Just out of reach from me in Washington are two such rides, both in the Carolinas: Blood, Sweat and Gears, which actually begins in Valle Crucis and circles around Boone, climbing some 13,000 feet. The other ride is the Assault on Mt. Mitchell, which started with some Spartanburg, South Carolina bike club members who decided to ride from the home town to the top of Mt. Mitchell, some 100 miles/160 kms away, and the highest point on the eastern seaboard of the U.S. From those small beginnings in 1975, the Assault has become a must-do for hard-core cyclists but numbers are very limited (750 riders only) and it always sells out: the best way to get a place is to have ridden the course the previous year. The altitude gain is 3425 m (11,237 feet), which is a good ride indeed. The ride is held in May, and it actually is a sort-of-race since transponder chips are used and times taken. You can plot the course for yourself by going here.

With the chance of participating in the Assault pretty well nil for me, I was delighted to discover that Sugar Mountain is not all that far away from Mt. Mitchell. Before coming down for the camp, I persuaded my fellow Lost Boys that we simply had to somehow ride up to the top of Mt. Mitchell since we were so close by. The original plan had been to ride on the morning of Sunday, April 5th and then pack up and leave after lunch. We had planned to do an organized ride put on by the YM/YWCA in a town not far away on Saturday but the weather forecast looked so good for Saturday we opted to ditch the Y ride and go for Mt. Mitchell instead. This turned out to be a very wise idea.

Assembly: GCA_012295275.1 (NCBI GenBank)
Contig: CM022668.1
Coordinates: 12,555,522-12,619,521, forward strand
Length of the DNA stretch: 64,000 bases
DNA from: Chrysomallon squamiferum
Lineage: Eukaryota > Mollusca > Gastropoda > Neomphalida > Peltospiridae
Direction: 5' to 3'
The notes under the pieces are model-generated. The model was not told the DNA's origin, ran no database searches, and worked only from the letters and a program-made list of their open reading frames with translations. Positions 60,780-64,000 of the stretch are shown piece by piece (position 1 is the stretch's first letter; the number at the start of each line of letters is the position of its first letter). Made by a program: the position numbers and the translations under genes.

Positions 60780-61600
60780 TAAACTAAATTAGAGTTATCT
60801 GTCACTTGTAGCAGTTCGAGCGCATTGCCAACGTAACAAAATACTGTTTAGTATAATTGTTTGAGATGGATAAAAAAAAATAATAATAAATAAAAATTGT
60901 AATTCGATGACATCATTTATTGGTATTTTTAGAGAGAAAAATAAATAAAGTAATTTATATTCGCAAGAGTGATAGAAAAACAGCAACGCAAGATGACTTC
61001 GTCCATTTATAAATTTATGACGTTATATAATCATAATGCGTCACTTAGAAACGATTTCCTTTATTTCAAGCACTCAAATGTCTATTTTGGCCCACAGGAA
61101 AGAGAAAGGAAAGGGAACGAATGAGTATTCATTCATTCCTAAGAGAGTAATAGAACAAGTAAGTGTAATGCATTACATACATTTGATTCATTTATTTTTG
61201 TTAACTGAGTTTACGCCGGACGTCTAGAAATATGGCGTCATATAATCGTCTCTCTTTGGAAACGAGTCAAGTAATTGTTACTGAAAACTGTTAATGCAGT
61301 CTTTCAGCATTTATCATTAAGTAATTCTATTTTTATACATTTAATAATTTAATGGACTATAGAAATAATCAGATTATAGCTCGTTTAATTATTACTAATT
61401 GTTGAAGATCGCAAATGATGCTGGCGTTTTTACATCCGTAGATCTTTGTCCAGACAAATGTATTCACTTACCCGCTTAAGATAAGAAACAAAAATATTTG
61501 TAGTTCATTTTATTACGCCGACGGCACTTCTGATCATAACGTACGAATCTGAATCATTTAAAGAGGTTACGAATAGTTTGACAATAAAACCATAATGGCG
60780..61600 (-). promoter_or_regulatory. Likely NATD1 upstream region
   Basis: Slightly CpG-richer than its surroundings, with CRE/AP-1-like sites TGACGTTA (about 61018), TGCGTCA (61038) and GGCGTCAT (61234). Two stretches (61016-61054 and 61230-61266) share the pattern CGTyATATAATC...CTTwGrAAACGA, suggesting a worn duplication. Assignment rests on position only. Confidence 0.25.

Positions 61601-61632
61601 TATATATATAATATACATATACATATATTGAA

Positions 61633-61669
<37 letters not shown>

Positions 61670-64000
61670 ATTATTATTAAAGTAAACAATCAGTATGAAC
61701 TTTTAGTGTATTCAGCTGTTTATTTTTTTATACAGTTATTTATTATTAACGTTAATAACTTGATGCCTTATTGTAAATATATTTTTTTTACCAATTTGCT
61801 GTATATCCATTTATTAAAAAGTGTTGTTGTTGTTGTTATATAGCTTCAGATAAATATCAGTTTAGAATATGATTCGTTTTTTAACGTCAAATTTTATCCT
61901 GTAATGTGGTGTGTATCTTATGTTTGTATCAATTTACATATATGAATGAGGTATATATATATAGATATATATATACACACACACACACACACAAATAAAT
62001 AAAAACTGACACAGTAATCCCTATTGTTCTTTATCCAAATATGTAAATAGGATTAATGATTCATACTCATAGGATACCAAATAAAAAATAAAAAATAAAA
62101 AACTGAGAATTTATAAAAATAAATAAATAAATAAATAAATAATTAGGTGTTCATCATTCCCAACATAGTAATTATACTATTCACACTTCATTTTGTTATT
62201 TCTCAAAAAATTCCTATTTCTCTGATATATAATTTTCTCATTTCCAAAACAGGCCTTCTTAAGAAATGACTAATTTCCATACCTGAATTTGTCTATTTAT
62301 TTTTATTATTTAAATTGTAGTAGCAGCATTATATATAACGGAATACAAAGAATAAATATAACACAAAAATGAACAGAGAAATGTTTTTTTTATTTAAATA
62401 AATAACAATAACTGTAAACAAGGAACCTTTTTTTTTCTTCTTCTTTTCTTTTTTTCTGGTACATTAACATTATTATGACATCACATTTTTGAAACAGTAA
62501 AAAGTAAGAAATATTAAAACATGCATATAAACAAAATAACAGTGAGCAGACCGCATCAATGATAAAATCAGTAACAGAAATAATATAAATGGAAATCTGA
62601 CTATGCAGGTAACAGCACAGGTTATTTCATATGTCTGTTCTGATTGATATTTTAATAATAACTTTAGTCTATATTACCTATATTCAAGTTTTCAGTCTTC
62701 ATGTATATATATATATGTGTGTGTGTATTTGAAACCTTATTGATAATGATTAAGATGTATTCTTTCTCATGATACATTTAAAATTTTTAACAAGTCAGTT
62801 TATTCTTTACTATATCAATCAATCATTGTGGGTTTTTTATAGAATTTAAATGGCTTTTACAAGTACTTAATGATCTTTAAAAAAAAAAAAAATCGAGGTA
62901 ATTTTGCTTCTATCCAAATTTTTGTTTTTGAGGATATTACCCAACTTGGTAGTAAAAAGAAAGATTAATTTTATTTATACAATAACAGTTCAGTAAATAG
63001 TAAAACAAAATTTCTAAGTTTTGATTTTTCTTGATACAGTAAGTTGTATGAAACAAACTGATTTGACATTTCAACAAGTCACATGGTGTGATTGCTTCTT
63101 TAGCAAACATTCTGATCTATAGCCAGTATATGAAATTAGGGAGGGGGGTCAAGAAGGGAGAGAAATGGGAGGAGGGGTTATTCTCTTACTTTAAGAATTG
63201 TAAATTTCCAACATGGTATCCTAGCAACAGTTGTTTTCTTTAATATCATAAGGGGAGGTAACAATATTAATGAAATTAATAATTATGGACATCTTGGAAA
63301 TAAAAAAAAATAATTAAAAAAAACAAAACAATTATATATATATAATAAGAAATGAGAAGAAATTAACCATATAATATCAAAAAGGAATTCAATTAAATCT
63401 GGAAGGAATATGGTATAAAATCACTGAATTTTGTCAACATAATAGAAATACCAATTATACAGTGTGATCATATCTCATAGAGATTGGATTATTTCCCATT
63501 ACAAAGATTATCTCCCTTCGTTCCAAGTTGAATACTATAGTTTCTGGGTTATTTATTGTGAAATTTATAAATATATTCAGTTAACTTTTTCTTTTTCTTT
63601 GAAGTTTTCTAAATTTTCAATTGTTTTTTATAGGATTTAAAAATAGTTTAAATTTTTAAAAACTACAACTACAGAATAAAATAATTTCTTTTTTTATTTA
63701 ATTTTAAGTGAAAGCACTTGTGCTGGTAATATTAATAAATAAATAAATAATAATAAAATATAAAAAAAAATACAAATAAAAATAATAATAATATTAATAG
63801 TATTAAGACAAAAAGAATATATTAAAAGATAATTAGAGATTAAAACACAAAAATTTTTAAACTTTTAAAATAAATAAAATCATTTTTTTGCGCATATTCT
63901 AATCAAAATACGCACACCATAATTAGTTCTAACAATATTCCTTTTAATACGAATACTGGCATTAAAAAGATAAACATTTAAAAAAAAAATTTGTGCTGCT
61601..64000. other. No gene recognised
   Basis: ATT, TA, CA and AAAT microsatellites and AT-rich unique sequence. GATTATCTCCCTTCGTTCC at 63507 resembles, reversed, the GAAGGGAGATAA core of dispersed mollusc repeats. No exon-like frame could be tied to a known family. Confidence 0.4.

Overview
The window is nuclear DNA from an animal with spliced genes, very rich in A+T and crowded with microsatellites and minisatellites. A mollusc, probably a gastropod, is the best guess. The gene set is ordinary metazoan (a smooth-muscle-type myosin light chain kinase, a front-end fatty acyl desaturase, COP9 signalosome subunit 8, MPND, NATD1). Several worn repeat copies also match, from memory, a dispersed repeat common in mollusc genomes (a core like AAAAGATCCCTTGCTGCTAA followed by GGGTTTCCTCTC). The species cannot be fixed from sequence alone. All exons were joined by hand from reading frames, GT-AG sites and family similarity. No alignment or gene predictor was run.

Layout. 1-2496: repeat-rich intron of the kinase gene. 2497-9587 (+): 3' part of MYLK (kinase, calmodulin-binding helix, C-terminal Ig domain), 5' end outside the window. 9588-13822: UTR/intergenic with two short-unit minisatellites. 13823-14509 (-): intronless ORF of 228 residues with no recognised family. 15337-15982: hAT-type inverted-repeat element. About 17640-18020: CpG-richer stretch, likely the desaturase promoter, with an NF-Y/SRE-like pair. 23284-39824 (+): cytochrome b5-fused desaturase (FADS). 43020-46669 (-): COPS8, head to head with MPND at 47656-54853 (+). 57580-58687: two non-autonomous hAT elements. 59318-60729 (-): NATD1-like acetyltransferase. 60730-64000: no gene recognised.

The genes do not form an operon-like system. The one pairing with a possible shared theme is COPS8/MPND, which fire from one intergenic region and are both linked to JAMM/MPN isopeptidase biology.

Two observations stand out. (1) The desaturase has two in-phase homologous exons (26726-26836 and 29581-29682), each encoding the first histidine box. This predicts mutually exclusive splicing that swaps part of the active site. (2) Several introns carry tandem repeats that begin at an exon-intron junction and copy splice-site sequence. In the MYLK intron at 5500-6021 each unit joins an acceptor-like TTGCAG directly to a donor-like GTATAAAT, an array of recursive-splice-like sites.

After our usual hearty breakfast, we had some discussion about where to ride from as we would have to drive closer to Mt. Mitchell. We discovered that a section of the Blue Ridge Parkway was actually closed due to a bridge collapse, meaning a 100 mile detour, but it turned out that the road closure was on the other side of the Mt. Mitchell park entrance, on the Asheville side, so we were home-free. Now all we had to do was ride that mountain!

We took two cars and our usual tons of gear and headed off in bright sunshine, taking some smaller highways until we eventually met up with the Blue Ridge Parkway again, following it until we reached Little Switzerland. There was a hotel there, and some small shops still closed for the season. We parked in the big empty lot and got our stuff together for the ride, amid the usual merriment.

Almost ready to leave
photo by Duck

After the obligatory group photo, we headed out into the bright but cold sunshine. There was virtually no traffic on the Parkway and I enjoyed, once again, riding on one of my favourite roads in the world. Fine smooth pavement, little traffic, matchless views that constantly changed, coupled with the feeling that Spring was coming and riding with a really terrific bunch in the clear morning light–what more do you need to justify a training camp like this?

One of three tunnels (except this was a double one) photo by Duck